The morning of March 16 started like a typical school day for Jamie Breeden.
She woke up her three children and helped them get ready for the day. By 8:45, they joined their Holy Family Catholic Academy classmates in listening to their principal read the morning announcements and lead the morning prayer and Pledge of Allegiance.
It was a normal routine. Just not a normal setting.
Instead of being inside their classrooms at the elementary school in Iverness, Illinois, in the suburbs northwest of Chicago, the Breeden children watched Principal Catherine O'Brien livestreamed on a tablet placed on their dining room table. This was the new normal of e-learning at Holy Family and other schools across the Chicago Archdiocese in the wake of the global coronavirus outbreak.
Cardinal Blase Cupich announced March 13 all archdiocesan schools would shift to remote learning from home indefinitely. The archdiocese also confirmed a student at St. Margaret of Scotland School had tested positive for COVID-19, the disease caused by the novel coronavirus. That same day, Gov. J.B. Pritzker ordered all schools in Illinois to remain closed through March 30. Chicago's public schools already stretched their closure through April 20, and it's possible the statewide mandate could be extended, as well.
Illinois on March 20 became the latest state to direct residents to remain at home outside essential activities, with the order in place through April 7.
Jason Huther, principal at Carmel Catholic High School, in Mundelein, said they began preparing teachers for the possibility several weeks ago. "We didn't know that it was going to get here as quick," he told NCR on March 17.
"This is very different," Breeden said.
At Holy Academy, they had three school days to prepare for the new education reality. Luckily, they already had a plan in place.
In August, the archdiocese approved the school's emergency e-learning program for snow days, or days too cold to go to school, a common occurrence in Chicago. A relatively mild winter left school administrators thinking the plan would remain unused until maybe next year. Then the coronavirus began to spread rapidly across the U.S., and public gatherings, sporting events and schools quickly shut down in an effort to contain the contagion.
Rumblings of possible school closures began echoing on March 11. At a staff meeting that day, preparations for e-learning began in earnest.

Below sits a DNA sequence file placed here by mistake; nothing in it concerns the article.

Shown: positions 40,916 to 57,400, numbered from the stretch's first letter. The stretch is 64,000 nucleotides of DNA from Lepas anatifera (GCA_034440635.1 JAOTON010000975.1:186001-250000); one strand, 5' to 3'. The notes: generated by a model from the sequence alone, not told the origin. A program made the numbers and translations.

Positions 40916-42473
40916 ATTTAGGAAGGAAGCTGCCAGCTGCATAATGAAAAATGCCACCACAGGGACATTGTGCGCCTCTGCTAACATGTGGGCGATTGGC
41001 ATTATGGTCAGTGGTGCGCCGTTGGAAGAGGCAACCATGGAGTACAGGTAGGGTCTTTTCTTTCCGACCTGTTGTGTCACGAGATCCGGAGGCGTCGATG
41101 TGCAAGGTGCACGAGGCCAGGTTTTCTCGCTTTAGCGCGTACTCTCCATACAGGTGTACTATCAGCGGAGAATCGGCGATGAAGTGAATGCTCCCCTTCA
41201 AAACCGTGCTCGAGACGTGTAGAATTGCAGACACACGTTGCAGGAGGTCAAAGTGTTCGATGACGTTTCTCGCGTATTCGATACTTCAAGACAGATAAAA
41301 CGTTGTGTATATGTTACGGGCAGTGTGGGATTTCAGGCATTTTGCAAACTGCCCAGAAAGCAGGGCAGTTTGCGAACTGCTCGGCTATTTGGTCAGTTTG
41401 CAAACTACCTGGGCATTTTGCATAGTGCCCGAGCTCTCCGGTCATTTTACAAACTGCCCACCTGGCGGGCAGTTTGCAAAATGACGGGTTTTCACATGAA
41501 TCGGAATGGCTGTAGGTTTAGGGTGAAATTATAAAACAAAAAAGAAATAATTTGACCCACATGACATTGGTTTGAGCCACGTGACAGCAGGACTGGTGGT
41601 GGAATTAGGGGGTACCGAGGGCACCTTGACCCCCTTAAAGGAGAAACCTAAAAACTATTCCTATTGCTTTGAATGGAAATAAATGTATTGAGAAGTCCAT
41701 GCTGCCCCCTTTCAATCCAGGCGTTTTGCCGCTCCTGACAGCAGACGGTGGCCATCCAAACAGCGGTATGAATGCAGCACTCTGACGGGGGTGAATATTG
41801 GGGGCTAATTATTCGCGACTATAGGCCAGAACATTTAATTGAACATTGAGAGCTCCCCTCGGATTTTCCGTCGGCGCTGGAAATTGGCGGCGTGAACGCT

"I think I was slightly surprised that it was happening so soon, but at the same time, I knew we could get it together," O'Brien told NCR in a phone interview March 17.
Two days later, O'Brien and assistant principal Laura Clark went room to room to inform students their classrooms would be temporarily closed, "that learning is going to look a little bit different this week." Some students asked if it was related to the virus. Others posed more immediate questions, like if they had to still wear their uniforms. (They did not.)
Students went home that day with their books and some with the notebook computers they already used in class. Teachers began prepping remote-friendly lesson plans for the following week. Holy Family alumni back from their own shuttered college campuses helped pack materials and make copies. Janice Geisheker, the technology coach, worked with teachers to familiarize themselves with Zoom conferencing and uploading coursework to class websites on Google Classroom — a platform for educators that many of third- through eighth-grade teachers have used throughout the year. The lower grades have a similar program.
Geisheker said she spent much of the weekend on the phone with teachers, training and troubleshooting. By the afternoon of the second day of e-learning, messages on her phone had already dwindled, a sign she took that teachers were becoming more comfortable with the digital tools.
"They just took off. It's been fabulous," she said.
In the first days of e-learning, teachers for younger grades shared videos of coloring and name-tracing. A Spanish teacher asked questions on a video and students responded. Even the art, music and P.E. teachers put together assignments. On St. Patrick's Day, Breeden, who is an assistant preschool teacher, uploaded a video to YouTube for the whole school of a science experiment making a rainbow from a mixture of hot water and Skittles. Along with other teachers, she's made numerous reading videos that students can follow along with at home. "We read a lot of books," she said.
"I was a little nervous at first," Breeden said of how e-learning might go. "But this is for the kids and all they want to do is see their teachers' faces. And I think just having fun on the video and making it short and sweet kind of helps parents out."
On the other side of the screen, Breeden's children are working away on their assignments. Avri, a kindergartner, and Jaxon, in second grade, sit at the table, as their mom helps take and upload photos of completed assignments to their teachers. Fifth-grader Brayden has worked mostly independently in his room.